Safety

Traveling abroad is not inherently dangerous. The fact of the matter is that a U.S. citizen will encounter few countries that are as dangerous as home! (Looking at crime and violent crime rates). That being said, it is easy to identify Americans abroad, which can make you a target if you’re not careful.

The State Department Travel Page is filled with valuable travel safety and logistics information.

 

In The Airport and Arriving

Out and About

Personal Safety

Laws

Natural Disasters

Politics

STEP Program

 

In the Airport & Arriving

Flying can be the most daunting part of study abroad for some people, especially students who have never flown before. More information on making your flying experience easier can be found here:

Airport safety is, like all safety abroad, comprised of being aware of your surroundings, displaying confidence, and generally using common sense. Always be aware of your luggage– don’t leave it in your gate while you walk to the bathroom or a restaurant. Do not ask strangers to watch your bags, and do not do the same for others. If you nice unattended baggage, report it to airport personnel.

If your education abroad program doesn’t offer airport pickup, you will probably take a taxi from the airport to your university.

 

Out and About

The most important step you can take to keeping yourself safe abroad is to pay attention. When you walk around, actively observe your surroundings. Pay attention to the route you take, and visible landmarks. Be aware of the people around you, and their behaviors. If you ever feel uncomfortable or unsure about a situation, it’s okay to leave. Don’t worry about potentially offending anyone. It’s better to be safe.

 

Personal Safety

Personal safety abroad is the same as home. It involves being aware of your surroundings, controlling your own behavior, using common sense, and using the buddy system. Trust your gut, and if a situation feels wrong, get out of it. Watch your drinks at parties. Don’t allow strangers to take you places, and don’t get in strange vehicles. If you don’t look and act like a victim, you’re less likely to be one, so leave your expensive jewelry at home, and avoid being drunk or conspicuously lost or disoriented in public. Keep calm, use your head, and you’ll be fine.

 

Laws

Before departing for your study abroad program, research the laws of your host country. Crimes and the severity of punishments vary widely by country. Know what is legal and what is not. For example, freedom of speech is not a given abroad, and you should avoid saying or posting anything online that could cause you trouble. If you are arrested abroad, there is little the United States government can do other than to provide you with legal counsel. U.S. citizenship is not a form of illegal immunity abroad.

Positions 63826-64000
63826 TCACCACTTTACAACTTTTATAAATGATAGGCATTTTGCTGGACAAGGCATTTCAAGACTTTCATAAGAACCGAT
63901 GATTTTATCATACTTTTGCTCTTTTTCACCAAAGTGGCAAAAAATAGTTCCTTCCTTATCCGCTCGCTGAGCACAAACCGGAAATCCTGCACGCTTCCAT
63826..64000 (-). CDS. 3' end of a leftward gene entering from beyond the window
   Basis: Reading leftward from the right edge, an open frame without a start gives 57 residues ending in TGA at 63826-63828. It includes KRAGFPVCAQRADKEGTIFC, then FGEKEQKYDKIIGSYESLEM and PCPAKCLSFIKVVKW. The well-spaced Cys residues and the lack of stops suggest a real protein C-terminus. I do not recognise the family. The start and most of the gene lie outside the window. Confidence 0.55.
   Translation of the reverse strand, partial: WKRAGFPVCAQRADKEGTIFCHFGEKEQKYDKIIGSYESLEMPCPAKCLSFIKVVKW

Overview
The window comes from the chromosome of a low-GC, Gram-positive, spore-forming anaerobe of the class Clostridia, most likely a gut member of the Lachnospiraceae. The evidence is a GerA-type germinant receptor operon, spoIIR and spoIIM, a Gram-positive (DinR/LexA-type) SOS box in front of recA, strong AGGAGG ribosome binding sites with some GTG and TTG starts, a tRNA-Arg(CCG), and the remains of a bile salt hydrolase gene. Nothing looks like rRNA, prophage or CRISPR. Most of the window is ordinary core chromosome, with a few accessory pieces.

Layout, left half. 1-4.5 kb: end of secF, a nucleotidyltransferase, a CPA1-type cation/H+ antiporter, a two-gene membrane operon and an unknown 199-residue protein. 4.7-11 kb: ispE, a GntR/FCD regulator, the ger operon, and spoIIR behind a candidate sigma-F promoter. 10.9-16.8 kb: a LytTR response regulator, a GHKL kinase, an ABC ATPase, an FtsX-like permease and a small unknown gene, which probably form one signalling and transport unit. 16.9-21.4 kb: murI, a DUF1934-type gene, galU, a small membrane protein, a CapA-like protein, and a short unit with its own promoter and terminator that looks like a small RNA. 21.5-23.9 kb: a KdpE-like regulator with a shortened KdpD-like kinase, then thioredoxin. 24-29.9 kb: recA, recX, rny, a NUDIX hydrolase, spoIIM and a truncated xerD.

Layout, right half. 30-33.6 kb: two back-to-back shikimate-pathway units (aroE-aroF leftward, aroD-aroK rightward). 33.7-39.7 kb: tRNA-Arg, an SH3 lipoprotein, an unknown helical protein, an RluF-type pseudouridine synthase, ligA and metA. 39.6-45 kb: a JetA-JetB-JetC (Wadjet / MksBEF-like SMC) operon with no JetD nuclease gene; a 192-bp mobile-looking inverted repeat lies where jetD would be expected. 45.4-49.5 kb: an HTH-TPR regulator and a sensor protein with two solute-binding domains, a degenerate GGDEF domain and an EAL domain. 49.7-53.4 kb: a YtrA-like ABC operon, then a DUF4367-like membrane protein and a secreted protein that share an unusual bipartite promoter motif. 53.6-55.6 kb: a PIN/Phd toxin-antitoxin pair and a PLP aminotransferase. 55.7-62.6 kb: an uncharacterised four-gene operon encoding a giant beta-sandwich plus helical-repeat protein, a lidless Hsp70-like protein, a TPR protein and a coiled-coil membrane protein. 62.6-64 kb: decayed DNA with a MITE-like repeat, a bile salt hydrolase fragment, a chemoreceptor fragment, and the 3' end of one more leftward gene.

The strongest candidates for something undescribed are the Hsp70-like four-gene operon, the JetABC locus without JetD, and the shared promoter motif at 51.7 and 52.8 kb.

Natural Disasters

Las Cruces has a very tranquil climate. Before you go abroad, research potential natural hazards in the area you will be in. When you arrive, ask your host institutions’ coordinator about safety procedures. For example, what are the steps you should take in the event of an earthquake?

 

Politics

Political instability and conflict can manifest in many different forms:

State of Violence Intensity Group Level of Intensity Name of Intensity Definition
non-violent low 1 Dispute A political conflict is classified as a dispute if it meets all elements of the basic concept.
non-violent low 2 Non-violent Crisis A political conflict is classified as a non-violent crisis if physical violence is being implicitly or explicitly threatened to persons or property by at least one of the actors, or if one actor uses physical violence against property, without regarding the injury of people as acceptable. A threat of force is understood as a verbally or non-verbally communicated prospect of violent measures that is based on the conflict item. An acceptance of the injury of persons is present when the use of force against property includes the possibility of the injury of people but the violator is indifferent to this possibility.
violent medium 3 Violent Crisis A political conflict is classified as a violent crisis when at least one actor uses force sporadically against persons – or things in case that physical violence against people is considered acceptable. The applied means and consequences altogether are limited.
violent high 4 Limited War A political conflict is classified as a limited war when at least one actor uses force against persons and maybe things in a distinctive way. The applied means and consequences altogether are serious.
violent high 5 War A political conflict is classified as a war when at least one actor uses force massively against persons and maybe things. The applied means and consequences altogether need to be framed as extensive.
Courtesy of Wikipedia. 

We do not send students to countries with a risk of violent crisis. However, while abroad you will witness different forms of human governance, and different political climates and attitudes to match. In some countries, embassy protests are quite common, whereas in other countries street protest is unthinkable. Research your destination country– knowing basic facts about their politics will not only enrich your interactions with and understanding of the local cultural, but also keep you safe. Do not attend rallies, protests, or political gatherings abroad. Respect that you are an outsider in their politics, and that your presence at any such event will stand out, potentially making you a target.

 

STEP Program

When you arrive at your study abroad destination, we strongly recommend registering in the Smart Traveler Enrollment Program, which will provide you with localized news alerts courtesy of the embassy, and will help them to find you in the event of an emergency.